[Scummvm-devel] Recent Audio API changes

Max Horn max at quendi.de
Mon Jan 11 10:12:49 CET 2010

Johannes asked me to write a bit about Audio::Timestamp, so here I go:

Audio::Timestamp is a light class from sound/timestamp.h. Its purpose  
is to unify and simplify measuring points in time and time intervals  
in a precise fashion. In particular, it easily allows combining  
measurements in milliseconds with measurements in frame / sample  
numbers (together with a frame/sample rate) while retaining full  

This is important when synchronizing audio and video (but also for  
some other applications). For audio and video, frames are used to  
measure progress (in audio terms, a frame is either a single sample in  
mono mode, or a pair of samples in stereo mode). So you have  
information like "for this audio stream, 5000 samples already played  
at a sample rate of 44100 Hz"). On the other hand, our only time  
source, OSystem::getMillis(), measures time in milliseconds. If you  
have another audio or video stream, it may use a different frame rate,  
say 22050 Hz. Finally, your game engine might run at 60 Hz.

Now, combining all this data accurately to sync audio, video and  
scripts, can pose a challenge. The math are not really hard, but doing  
it right is tricky, esp. if you want to avoid over- and underflows,  
accumulating rounding errors (which may seem harmless at first but can  
lead to serious delays over time), and other hassles. Multiply this by  
a number of engines and audiostream implementations, and you also get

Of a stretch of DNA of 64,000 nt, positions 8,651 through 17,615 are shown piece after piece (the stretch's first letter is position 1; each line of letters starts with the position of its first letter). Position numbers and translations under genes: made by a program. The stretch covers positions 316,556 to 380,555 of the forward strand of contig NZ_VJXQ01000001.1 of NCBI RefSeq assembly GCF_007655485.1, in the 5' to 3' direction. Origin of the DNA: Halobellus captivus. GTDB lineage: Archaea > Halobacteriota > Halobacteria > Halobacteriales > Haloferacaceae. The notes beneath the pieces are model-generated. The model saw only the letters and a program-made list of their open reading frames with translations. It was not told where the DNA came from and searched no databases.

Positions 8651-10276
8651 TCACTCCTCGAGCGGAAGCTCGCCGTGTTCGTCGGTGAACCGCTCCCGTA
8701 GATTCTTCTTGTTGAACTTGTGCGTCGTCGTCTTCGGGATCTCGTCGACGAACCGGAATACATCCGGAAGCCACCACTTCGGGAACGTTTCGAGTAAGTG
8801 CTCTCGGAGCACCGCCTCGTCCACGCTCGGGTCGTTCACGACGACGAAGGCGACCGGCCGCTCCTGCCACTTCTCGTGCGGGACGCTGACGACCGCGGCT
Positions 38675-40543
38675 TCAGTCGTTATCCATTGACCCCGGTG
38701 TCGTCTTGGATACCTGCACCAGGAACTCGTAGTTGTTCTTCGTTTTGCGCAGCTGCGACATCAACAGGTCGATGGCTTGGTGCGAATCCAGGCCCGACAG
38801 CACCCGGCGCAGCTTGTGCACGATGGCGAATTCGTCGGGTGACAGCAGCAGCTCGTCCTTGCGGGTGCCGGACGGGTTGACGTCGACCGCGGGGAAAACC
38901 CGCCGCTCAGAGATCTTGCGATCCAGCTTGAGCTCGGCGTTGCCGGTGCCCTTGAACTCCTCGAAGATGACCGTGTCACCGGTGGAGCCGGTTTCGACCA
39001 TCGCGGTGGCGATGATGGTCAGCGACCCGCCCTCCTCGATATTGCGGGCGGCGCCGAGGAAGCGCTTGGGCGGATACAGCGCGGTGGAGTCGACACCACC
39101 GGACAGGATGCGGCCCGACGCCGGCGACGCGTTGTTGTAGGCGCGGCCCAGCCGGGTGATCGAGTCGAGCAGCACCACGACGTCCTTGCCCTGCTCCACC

a fair bit of code duplication.

Enter Audio::Timestamp. You can use it to measure simultaneously with  
milliseconds and frames, and retain full accuracy. No intermediate  
rounding errors, internal calculations are always with full precision.  
Rounding only takes place when you convert a timestamp to a  
millisecond or frame value, for example if you need to compare or  
print it. However, you can also compare Timestamps with each other  
precisely, add them, etc. (Technically detail: This is achieved by  
computing with fractions a/b, where b is the least common multiple of  
1000 and the original framerate).

We already converted lots of the audio code to use Timestamps. I think  
that it would be very good to convert the code in graphics/video to  
use it, too.

The class is documented with Doxygen comments (see also <http://doxygen.scummvm.org/d2/deb/classAudio_1_1Timestamp.html 
 >). If something is unclear there, please ping me about it and I'll  
try to clarify.

Finally, here's a brief fake example:

   // start point at 0, frame rate is 22050;
   const Audio::Timestamp start(0, 22050);
   // end after 100 frames (samples)
   const  Audio::Timestamp end = start.addFrames(100);
   Audio::Timestamp pos = start;

   // loop until the end
   while (pos < end) {
     // go to next frame
     pos = pos.addFrames(1);
     // ... do something ...
     if (pos.msecs() > g_system->getMillis())
        printf("we went beyond the current time, woo-hoo\n");


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